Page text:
When the Master governs, the people
are hardly aware that he exists.
Next best is a leader who is loved.
Next, one who is feared.
The worst is one who is despised.
If you don't trust the people,
you make them untrustworthy.
The Master doesn't talk, he acts.
When his work is done,
the people say, "Amazing:
we did it all, all by ourselves.
|A. Lincoln: a great Leader|
These stanzas of the seventeenth poem are a reflection on good leadership and all that it entails. Over a 35 year career I have observed many leaders at work in a school setting. The best leaders amongst them worked away unobserved most of the time and they achieved much. The worst of them were micro-managers seeking to control others. Managers who were into control and power, or to put it in other words, were obsessed with their own EGO were disliked, caused acrimony among the staff and achieved little. The above poem is a very perspicacious and wise comment on the style of a good manager where the term "Master" can be substituted easily with the word "manager."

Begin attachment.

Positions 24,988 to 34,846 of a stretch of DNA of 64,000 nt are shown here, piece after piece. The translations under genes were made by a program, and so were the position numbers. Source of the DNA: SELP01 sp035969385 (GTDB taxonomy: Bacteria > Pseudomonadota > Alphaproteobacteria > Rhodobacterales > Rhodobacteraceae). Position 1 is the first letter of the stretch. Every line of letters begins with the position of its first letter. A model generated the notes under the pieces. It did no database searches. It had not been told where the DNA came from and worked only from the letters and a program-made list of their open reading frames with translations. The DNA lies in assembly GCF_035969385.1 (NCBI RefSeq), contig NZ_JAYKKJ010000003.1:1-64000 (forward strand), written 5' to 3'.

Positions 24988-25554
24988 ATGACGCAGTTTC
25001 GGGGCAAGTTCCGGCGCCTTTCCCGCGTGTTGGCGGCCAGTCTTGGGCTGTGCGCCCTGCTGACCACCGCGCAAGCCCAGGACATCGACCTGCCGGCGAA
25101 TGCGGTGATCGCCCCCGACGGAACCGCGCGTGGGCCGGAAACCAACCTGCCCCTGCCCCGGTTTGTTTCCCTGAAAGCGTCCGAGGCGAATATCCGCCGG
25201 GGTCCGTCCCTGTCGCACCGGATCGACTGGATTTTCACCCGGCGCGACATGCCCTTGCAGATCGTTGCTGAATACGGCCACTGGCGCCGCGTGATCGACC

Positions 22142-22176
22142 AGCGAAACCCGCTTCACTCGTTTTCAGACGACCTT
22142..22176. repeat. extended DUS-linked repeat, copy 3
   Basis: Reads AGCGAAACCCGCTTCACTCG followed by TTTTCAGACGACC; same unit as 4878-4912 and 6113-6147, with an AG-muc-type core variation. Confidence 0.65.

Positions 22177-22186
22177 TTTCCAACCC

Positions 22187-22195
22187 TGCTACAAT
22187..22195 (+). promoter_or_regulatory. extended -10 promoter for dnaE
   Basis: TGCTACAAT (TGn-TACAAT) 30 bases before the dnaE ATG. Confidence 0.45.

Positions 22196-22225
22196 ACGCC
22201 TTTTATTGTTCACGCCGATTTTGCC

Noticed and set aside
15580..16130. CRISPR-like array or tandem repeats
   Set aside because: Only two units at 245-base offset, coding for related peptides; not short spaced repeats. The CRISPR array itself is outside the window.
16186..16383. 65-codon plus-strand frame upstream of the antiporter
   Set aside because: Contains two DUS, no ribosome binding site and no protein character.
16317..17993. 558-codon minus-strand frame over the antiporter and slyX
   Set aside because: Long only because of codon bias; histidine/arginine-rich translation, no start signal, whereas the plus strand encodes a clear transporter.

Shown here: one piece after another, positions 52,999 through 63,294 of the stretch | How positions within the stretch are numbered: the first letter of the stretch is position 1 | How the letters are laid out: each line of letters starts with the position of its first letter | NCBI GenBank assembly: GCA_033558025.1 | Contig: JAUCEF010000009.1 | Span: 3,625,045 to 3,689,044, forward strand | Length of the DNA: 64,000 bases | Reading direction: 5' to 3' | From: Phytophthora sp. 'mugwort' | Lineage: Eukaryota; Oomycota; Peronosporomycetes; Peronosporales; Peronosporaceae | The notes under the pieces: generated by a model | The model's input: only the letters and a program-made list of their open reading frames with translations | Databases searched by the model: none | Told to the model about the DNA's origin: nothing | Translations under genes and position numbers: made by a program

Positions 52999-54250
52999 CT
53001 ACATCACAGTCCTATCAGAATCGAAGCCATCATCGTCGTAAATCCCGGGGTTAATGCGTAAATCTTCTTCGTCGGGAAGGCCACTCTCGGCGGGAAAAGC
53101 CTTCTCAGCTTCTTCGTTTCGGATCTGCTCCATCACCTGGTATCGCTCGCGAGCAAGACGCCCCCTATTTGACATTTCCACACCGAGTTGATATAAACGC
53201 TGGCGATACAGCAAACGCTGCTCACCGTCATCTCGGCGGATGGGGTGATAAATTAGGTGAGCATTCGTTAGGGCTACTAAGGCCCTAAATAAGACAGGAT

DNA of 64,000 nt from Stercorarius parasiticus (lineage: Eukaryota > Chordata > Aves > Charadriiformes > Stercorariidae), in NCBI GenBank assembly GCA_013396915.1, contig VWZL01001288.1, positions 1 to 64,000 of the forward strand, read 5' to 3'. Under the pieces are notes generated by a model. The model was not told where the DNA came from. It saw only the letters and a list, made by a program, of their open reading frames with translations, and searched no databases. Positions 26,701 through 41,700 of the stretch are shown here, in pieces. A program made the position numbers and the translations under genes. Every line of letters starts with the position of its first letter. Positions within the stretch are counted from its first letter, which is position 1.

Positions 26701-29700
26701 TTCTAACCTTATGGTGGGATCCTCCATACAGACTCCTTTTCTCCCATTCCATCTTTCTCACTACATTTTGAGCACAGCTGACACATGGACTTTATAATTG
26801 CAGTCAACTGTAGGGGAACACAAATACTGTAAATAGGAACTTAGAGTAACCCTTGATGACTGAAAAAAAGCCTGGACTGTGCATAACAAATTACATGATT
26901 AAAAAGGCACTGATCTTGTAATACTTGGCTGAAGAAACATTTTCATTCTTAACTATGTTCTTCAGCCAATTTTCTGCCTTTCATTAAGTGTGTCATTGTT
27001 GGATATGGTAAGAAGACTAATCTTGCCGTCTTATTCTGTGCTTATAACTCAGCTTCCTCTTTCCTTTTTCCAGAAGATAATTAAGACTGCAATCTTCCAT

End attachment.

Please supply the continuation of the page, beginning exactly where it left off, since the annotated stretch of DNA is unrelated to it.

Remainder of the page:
Once again I invite the reader of this blog to read over the above poem meditatively and to pick out a favourite word or phrase and to use the same as a mantra for a short period of reflection, say five or ten minutes. Namaste, friends.